Disney is hosting an 18-hour marathon Star Wars
Toys tied in to the forthcoming release of Star
Wars: The Force Awakens, the latest instalment of
the science-fiction juggernaut, are being
unwrapped and demonstrated on YouTube .
Amateurs have posted unboxing videos onto
Google’s service almost since its inception.
However, Disney’s action highlights how the
activity is being adopted by the companies that
make and sell the goods.
Clips of toys being unpackaged and played with
have proven to be particularly popular.
One of YouTube’s most popular channels is
FunToyzCollector , a four-year-old account that
shows products being held up by an elegantly
manicured pair of hands from a variety of angles.
It has clocked up more than 7.7 billion views since
launching, and this week alone attracted more than
75 million clicks.
Its most popular video highlights a Play-Doh tie-in
with Disney’s Frozen movie, which has gained
more than 337 million views alone since July
The Star Wars unboxing event kicked off in Sydney,
followed by YouTube broadcasts from around the
globe, prior to the release of the toys in shops on
Why on earth would you want to sit and watch
people opening boxes of toys for 18 hours?
Unboxing videos are undeniably popular – out of
the top 25 most viewed YouTube channels five are
dedicated to the activity.
Along with DisneyCollectorBR, there’s
It’sBabyBigMouth , which focuses on unwrapping
Kinder eggs and building the toys, BluCollection,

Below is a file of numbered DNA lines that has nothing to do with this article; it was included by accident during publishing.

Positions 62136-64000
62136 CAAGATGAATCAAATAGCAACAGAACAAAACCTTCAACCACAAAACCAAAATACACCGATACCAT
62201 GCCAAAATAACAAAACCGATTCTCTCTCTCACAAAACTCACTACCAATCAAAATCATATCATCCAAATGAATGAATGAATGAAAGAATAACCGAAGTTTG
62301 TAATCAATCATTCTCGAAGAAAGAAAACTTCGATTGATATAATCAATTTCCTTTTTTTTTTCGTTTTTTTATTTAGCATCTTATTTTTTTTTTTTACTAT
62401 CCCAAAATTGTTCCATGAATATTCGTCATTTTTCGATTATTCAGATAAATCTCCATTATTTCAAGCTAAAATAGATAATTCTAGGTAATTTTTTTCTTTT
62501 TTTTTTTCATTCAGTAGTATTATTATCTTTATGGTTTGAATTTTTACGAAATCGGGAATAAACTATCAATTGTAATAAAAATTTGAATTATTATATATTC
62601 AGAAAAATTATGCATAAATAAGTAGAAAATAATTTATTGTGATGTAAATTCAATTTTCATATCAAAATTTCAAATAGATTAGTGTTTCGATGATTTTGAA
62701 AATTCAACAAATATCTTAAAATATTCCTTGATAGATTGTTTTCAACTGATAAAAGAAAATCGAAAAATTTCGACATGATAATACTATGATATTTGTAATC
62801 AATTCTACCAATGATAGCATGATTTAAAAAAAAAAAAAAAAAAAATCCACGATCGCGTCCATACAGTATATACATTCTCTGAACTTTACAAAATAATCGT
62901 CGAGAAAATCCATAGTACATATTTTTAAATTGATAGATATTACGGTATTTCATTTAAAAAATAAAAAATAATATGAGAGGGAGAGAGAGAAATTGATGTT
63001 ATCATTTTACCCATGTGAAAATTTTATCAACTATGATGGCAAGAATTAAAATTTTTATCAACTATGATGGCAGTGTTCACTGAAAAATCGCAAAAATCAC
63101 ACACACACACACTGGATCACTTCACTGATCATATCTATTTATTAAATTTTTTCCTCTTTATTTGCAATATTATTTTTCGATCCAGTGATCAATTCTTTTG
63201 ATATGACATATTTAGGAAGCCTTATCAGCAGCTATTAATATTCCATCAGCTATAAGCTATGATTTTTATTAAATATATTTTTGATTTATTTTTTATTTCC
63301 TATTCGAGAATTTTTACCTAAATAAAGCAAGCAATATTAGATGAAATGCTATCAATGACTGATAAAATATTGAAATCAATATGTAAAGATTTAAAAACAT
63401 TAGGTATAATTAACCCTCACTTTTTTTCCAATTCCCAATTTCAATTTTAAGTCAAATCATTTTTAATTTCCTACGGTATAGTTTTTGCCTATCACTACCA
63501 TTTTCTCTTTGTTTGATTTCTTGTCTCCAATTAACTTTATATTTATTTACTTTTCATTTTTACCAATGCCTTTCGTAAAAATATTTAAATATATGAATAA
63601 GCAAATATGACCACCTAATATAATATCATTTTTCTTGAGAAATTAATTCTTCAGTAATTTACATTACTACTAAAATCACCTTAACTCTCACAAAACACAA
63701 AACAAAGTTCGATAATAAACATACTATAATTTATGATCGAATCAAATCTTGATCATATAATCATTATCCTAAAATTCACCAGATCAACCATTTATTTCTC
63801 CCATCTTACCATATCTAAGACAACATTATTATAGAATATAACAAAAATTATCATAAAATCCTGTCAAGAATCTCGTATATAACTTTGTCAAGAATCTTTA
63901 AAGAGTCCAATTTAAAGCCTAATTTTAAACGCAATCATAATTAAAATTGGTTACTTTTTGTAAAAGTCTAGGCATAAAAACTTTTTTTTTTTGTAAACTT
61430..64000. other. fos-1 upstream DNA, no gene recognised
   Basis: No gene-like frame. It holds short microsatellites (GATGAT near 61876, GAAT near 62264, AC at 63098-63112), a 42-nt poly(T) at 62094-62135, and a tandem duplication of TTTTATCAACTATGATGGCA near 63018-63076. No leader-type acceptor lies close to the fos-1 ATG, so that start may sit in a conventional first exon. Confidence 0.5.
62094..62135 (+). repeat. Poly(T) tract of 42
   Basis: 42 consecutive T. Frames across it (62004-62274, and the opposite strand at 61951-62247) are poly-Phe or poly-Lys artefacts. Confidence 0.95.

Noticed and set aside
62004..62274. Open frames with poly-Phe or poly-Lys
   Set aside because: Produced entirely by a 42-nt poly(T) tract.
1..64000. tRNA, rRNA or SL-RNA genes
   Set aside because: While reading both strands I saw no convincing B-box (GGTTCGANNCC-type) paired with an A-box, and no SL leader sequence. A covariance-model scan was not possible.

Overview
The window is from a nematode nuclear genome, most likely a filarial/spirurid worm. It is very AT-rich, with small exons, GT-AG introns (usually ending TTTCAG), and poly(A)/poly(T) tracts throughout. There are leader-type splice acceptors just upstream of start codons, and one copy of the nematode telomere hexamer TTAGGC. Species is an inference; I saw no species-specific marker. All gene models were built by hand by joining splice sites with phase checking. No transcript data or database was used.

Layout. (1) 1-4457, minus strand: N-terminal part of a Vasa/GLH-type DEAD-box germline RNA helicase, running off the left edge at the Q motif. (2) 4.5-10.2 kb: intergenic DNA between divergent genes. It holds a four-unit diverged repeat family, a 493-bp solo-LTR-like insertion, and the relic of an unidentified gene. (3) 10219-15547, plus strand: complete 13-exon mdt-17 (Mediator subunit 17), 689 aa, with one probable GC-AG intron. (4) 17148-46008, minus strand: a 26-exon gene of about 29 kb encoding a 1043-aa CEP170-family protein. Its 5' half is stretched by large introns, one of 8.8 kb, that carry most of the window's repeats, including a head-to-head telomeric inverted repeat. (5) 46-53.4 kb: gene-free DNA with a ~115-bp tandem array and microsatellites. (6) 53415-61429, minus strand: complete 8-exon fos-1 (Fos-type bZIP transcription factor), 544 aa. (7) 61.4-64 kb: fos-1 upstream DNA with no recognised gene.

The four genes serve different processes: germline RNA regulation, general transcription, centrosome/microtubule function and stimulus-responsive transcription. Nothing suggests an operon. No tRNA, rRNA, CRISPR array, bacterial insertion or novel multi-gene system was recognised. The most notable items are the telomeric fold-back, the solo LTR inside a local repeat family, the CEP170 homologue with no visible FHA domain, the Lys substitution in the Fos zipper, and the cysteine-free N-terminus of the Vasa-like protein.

HobbyKidsTV and another toy-fixated channel –
Social media expert Tom Cheesewright says the
attraction is partly to do with the vicarious thrill of
seeing someone open a brand new product.
“There’s the first-person hands in front of you – it
seems you’re there. You’re seeing it unwrapped
first,” he says.
For many children it has become the modern
equivalent of leafing through a toy catalogue, and
the clips can hold more interest than cartoons or
For marketers the idea of having their target
audience watching and then rewatching lengthy
clips rather than short commercials has obvious
Who watches this stuff?
According to Google Consumer Surveys data, 62%
of people who watch the videos are those
researching a particular product.
Its Trends analytics page suggests that people in
India, Pakistan and Sri Lanka are those most likely
to search for the term “unboxing”.
One of the earliest examples of an unboxing video
upload is from 2006 when an American gamer
unpacked a PlayStation 3 delivered from Japan . It
was of interest to others because the console had
yet to go on sale in the US.
Tech products – especially smartphones – remain
a popular topic.
But today, clothing, lipstick, food, and even bras
also get the treatment.
Lingerie firm Adore Me is one company that has
It recently broadcast a TV advert inspired by the
activity which it said was intended to broaden its
appeal with “millennials” – people born in the
1980s or later.
According to Google, 34% of the views for
unboxing videos related to food, electronics, toys
and beauty and fashion happen from October to
December – in the run-up to Christmas.
It would take more than seven years to watch all
the videos on YouTube with “unboxing” in the title
that were uploaded in 2014, Google says.
Where will it end?
Unboxing videos can be real moneyspinners.
The YouTube clips are often preceded with adverts
for other products or have banner ads
superimposed, meaning that they can generate
millions of dollars revenue for their creators.
Last year, Disney paid almost $1bn (£660m) for
the YouTube channel network Maker Studios. Later
in the year, Maker Studios added five toy review
channels to its roster.
“Toy-review channels have… become the authority
on the hottest toys on the market, as well as one
of the fastest-growing genres of family
programming online,” it said at the time.
But their evolution wasn’t planned or predictable.
“They naturally snowballed,” Mr Cheesewright says
– and that snowball shows no signs of slowing